UNC Student Wellness believes that student and community health choices involve the integration of eight dimensions of wellness. To illustrate these dimensions, the staff at Student Wellness looked to our pets to bring you examples of how they embody each dimension of wellness.
Cultural wellness. Pictured: Mary’s cats Buffy and Giles helping to create a safe, inclusive space for LGBTQ beings of all species.
Emotional wellness. Pictured: Diana’s dog Bea liking (and licking) what she sees in the mirror, demonstrating her fabulous body image and self-acceptance.
Physical wellness. Pictured: Kate’s dog CJ getting her jump/fly/swim on at Uwharrie National Forest. Pictured: two litters of puppies napping together for their physical wellness.
Environmental wellness. Pictured: Diana’s dog Bea out for a fun day of sailing on Jordan Lake. Here, she’s taking in the splendor of the lake and thinking very thoughtfully about air quality. Pictured: Kelli’s former foster dog Kori rolling around in the grass to scratch her back.
Intellectual wellness. Pictured: Kate’s dog CJ demonstrating an important part of intellectual wellness: sometimes you need a study break! Pictured: Mary’s cat Giles learning how to play a new game and demonstrating that intellectual wellness can be fun and social! Pictured: Kate’s dog CJ catching up on this week’s biggest news stories.
Financial wellness. Pictured: Diana’s dog Bea managing her personal finances; setting finance goals for the upcoming year.
Social wellness. Pictured: Part of social wellness is also knowing when not to be social by finding time for yourself. Here is Brittany’s cat Noble in a box, finding some time and space to be alone. Or nap. Both are important for maintaining social wellness. Pictured: Mary’s cats Buffy and Giles spending time together and bonding over looking at some birds outside. Pictured: Natalie’s adopted kittens demonstrating some solid peer support — an essential component of social wellness.
Spiritual wellness. Pictured: This is Brittany’s cat Barnes. He like to take time for self reflection every day. Usually while using his tail as a pillow. Pictured: Pedro, a recently adopted dog with Triangle Beagle Rescue, looks up at the heavens and smiles.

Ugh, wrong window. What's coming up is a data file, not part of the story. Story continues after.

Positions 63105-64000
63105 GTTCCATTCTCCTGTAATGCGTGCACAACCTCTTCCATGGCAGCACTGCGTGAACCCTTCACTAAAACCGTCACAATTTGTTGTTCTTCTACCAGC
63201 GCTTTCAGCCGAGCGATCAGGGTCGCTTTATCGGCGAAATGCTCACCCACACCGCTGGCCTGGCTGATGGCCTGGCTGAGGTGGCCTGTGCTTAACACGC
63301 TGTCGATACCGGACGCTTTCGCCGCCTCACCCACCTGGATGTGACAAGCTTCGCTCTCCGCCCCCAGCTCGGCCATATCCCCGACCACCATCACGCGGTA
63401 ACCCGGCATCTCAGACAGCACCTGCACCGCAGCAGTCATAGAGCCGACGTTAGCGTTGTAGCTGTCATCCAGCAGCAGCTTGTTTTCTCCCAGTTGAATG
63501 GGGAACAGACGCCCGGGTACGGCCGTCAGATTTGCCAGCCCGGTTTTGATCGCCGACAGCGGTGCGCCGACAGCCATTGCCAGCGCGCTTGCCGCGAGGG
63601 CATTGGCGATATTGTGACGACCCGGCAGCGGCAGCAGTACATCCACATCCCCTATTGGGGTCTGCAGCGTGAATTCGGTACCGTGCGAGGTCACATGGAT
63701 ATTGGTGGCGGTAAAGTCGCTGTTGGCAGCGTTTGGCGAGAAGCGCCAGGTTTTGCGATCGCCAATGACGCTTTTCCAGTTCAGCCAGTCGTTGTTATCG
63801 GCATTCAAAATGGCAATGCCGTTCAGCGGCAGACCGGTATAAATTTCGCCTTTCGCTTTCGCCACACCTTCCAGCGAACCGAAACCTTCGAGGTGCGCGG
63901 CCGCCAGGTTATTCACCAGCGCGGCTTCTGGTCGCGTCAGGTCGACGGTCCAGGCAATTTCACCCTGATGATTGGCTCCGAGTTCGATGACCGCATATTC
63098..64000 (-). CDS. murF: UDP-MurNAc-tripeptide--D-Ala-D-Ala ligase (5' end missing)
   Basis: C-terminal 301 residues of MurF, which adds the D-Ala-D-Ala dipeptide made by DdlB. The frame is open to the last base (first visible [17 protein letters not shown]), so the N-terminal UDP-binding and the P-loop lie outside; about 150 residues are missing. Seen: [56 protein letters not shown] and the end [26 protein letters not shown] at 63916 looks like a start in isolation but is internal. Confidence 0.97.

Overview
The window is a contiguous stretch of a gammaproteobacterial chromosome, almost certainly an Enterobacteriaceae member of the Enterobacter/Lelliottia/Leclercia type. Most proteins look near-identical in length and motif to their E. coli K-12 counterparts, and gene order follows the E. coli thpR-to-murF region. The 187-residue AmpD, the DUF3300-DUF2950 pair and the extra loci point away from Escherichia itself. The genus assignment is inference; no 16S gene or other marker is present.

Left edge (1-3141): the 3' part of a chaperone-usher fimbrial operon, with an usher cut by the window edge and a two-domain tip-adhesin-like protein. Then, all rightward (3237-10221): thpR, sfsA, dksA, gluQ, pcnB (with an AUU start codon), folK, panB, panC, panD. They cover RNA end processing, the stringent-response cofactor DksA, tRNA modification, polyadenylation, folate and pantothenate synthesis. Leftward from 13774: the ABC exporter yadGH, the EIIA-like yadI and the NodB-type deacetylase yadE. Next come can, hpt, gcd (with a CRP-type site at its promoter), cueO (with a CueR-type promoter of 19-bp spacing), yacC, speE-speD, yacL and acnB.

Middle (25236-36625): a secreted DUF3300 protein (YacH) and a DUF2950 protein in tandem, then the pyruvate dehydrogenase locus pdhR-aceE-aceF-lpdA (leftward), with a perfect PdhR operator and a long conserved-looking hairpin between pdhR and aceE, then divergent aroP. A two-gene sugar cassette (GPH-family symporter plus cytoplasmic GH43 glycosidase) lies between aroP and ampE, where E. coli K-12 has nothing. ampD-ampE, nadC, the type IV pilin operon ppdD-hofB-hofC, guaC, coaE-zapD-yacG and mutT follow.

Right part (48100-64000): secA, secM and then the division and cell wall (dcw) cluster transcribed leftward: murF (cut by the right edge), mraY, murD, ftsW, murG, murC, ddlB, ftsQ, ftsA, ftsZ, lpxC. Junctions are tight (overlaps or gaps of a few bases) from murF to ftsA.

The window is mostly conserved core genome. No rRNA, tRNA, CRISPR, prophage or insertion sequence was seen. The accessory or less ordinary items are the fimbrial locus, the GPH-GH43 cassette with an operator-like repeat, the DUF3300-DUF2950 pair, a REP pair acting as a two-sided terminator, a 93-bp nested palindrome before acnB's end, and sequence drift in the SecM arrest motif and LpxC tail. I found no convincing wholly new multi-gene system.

This blog was originally posted on November 18, 2014, and was written by the Student Wellness staff!
Living in the age of the internet has given us unprecedented access to popular forms of entertainment – in recent years, expressions like “binge watching” have become an accepted part of our lexicon, indicating how normalized extreme media consumption has become. However, just because we are saturated with media does not mean that we see equal representation of different populations. A quick glance at a list of Netflix recommendations, for instance, will reveal the not-surprising but nevertheless harmful overrepresentation of white men. Though quantity doesn’t determine quality, it is still disconcerting to see that, by and large, the media tells the stories of white males far more than it tells those of any other race or gender.
Fortunately, because the amount of material to be found online is so broad, it is getting easier and easier to find films that are more woman-centric, provided that you look long enough and in the right places. What follows is a list of a few excellent films with strong female leads, currently streaming on Netflix.
However, I’d like to make two disclaimers. The first concerns what has become known as the Bechdel Test. The idea is that if a film passes the Bechdel Test – that is, if it features a dialogue scene in which two women talk about something besides a man – then the film presents a fairer representation of femininity. The test originated in a 1985 comic written by Alison Bechdel, and has risen dramatically in popularity in recent years, so much so that Swedish cinemas now incorporate the test into their movie ratings.